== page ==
The U.S. military said on Saturday a U.S.-led coalition strike had hit an area held by the Islamic State militant group (ISIS) in Iraq's Mosul where residents and officials say as many as 200 civilians may have been killed as result of an air raid.
The American confirmation followed a decision by Iraqi government forces to pause their drive to recapture west Mosul on Saturday because of the high rate of civilian casualties, a security forces spokesman said, a move apparently motivated by the incident.
With fighting intensifying to recapture Mosul, around half a million civilians remain in ISIS-held areas in the west of the city, complicating use of air strikes and heavy artillery to drive the hardline militants from their last major stronghold in Iraq.
Iraqi forces are pushing into Mosul's Old City, where fleeing residents say militants are hiding among the civilian population, sheltering in family homes and using the narrow alleyways and streets to their advantage.
What happened in the incident on March 17 in Mosul al-Jadida district is still unclear. Some residents say a coalition air strike hit an explosive-filled truck, detonating a blast that collapsed buildings packed with families.
U.S. military officials say they are investigating, but initial reports from residents and Iraqi officials in the past week said dozens of people had been killed after air strikes by U.S.-led coalition forces.
Mosul municipality chief, Abdul Sattar al-Habbo, who is supervising the rescue, said 240 bodies had been pulled from the rubble of collapsed buildings. Previous estimates from local officials had said around 130 people had died.
The United Nations also expressed its profound concern, saying it was "stunned by this terrible loss of life."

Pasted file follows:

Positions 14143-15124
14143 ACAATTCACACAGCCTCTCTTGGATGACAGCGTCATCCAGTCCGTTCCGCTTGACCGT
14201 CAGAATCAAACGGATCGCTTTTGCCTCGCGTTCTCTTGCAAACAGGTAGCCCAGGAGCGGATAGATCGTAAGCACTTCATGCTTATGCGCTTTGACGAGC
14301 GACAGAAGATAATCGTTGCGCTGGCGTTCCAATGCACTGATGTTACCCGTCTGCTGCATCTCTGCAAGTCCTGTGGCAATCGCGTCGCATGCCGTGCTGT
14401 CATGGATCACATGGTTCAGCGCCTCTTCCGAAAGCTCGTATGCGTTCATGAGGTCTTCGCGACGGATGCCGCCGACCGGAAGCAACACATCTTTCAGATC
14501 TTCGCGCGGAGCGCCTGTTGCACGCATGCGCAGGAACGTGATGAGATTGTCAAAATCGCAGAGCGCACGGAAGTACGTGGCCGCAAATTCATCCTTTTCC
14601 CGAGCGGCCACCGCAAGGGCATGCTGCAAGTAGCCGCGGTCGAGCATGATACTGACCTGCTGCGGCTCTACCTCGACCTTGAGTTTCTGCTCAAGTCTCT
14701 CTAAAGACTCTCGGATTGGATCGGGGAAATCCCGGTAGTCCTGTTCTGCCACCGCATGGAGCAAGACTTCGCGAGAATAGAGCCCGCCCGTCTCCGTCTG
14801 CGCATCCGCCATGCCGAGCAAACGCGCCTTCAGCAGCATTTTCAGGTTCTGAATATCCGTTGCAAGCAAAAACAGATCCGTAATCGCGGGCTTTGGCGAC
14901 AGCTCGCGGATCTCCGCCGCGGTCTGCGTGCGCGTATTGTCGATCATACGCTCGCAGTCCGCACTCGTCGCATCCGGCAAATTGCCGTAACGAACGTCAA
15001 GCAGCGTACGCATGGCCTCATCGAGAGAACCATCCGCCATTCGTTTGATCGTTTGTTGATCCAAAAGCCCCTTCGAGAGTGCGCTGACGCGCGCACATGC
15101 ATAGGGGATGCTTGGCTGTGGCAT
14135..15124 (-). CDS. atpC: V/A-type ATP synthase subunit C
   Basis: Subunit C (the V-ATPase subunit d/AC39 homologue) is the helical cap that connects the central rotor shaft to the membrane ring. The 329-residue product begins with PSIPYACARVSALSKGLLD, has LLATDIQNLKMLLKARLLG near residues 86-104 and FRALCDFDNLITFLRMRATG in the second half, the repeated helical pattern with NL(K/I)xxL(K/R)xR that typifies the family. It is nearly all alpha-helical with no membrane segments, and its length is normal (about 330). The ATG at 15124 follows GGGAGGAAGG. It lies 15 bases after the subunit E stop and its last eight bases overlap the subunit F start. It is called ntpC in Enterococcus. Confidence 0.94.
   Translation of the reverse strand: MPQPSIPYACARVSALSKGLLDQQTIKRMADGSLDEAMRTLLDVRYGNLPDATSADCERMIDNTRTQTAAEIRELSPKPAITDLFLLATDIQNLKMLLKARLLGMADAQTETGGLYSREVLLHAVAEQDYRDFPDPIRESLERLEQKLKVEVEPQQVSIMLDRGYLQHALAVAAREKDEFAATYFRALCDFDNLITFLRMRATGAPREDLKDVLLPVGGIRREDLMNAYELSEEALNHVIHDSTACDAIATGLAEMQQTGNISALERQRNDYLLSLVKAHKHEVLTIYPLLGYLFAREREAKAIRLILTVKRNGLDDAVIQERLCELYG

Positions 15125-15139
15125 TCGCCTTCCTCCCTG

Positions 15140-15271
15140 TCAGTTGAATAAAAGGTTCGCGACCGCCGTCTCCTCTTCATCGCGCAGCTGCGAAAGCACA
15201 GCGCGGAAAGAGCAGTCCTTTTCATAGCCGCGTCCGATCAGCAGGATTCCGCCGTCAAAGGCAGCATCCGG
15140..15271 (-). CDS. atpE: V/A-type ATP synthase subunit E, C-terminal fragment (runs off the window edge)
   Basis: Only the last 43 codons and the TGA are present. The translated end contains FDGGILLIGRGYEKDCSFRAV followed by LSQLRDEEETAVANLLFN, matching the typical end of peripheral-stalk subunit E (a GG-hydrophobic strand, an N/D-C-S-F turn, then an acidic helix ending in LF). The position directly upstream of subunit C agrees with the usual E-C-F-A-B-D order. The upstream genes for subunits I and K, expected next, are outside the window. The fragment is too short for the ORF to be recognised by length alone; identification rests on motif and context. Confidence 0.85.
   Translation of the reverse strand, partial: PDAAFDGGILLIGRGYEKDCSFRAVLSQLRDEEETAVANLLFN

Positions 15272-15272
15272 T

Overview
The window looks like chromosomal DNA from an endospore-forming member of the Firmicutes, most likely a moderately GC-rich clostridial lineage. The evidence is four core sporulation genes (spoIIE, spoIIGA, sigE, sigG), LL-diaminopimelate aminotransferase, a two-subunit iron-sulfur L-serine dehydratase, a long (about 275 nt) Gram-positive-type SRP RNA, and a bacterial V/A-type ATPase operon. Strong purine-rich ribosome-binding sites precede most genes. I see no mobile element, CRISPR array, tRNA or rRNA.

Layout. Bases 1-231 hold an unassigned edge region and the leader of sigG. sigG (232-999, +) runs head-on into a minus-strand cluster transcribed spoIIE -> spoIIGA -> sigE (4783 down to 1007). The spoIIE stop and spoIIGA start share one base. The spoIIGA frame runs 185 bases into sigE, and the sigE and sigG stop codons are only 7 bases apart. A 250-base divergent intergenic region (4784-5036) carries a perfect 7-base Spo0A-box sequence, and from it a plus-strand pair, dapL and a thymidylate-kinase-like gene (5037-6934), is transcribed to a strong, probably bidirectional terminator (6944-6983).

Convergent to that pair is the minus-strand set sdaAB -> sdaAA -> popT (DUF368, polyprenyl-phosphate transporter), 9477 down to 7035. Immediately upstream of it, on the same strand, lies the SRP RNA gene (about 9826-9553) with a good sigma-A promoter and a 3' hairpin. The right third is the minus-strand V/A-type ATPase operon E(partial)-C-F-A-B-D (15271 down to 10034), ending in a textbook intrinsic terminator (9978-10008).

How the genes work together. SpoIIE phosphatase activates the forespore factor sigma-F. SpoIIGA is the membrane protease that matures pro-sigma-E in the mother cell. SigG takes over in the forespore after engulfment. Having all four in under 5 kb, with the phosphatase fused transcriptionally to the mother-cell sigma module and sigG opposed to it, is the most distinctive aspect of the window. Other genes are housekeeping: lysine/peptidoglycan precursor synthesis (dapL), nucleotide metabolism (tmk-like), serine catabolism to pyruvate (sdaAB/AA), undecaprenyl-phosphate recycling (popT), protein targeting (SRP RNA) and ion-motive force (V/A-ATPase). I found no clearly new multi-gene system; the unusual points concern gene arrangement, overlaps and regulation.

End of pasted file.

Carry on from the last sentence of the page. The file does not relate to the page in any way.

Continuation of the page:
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U.S. Central Command, which oversees U.S. military Middle East operations, said on Saturday that a review determined that U.S.-led coalition operation, requested by the Iraqi government, had struck ISIS fighters and equipment "at the location corresponding to allegations of civilian casualties."
It was investigating to determine the facts and the validity of reports of civilian casualties, it said. It did not specify which coalition nation carried out the strike.
The exact cause of the collapses was not clear but a local lawmaker and two residents said on Thursday the air strikes may have detonated an ISIS truck filled with explosives, destroying buildings in the heavily-populated area.
The speaker of the Iraqi parliament, Salim al-Jabouri, said in a statement: "What's happening in the west part of Mosul is extremely serious and could not be tolerated under any circumstances."
Up to 600,000 civilians are still believed to remain in ISIS-held areas of Mosul, a challenge to the government offensive tactically but also politically as the Shi'ite Muslim-led government seeks to avoid alienating people in the mainly Sunni city.
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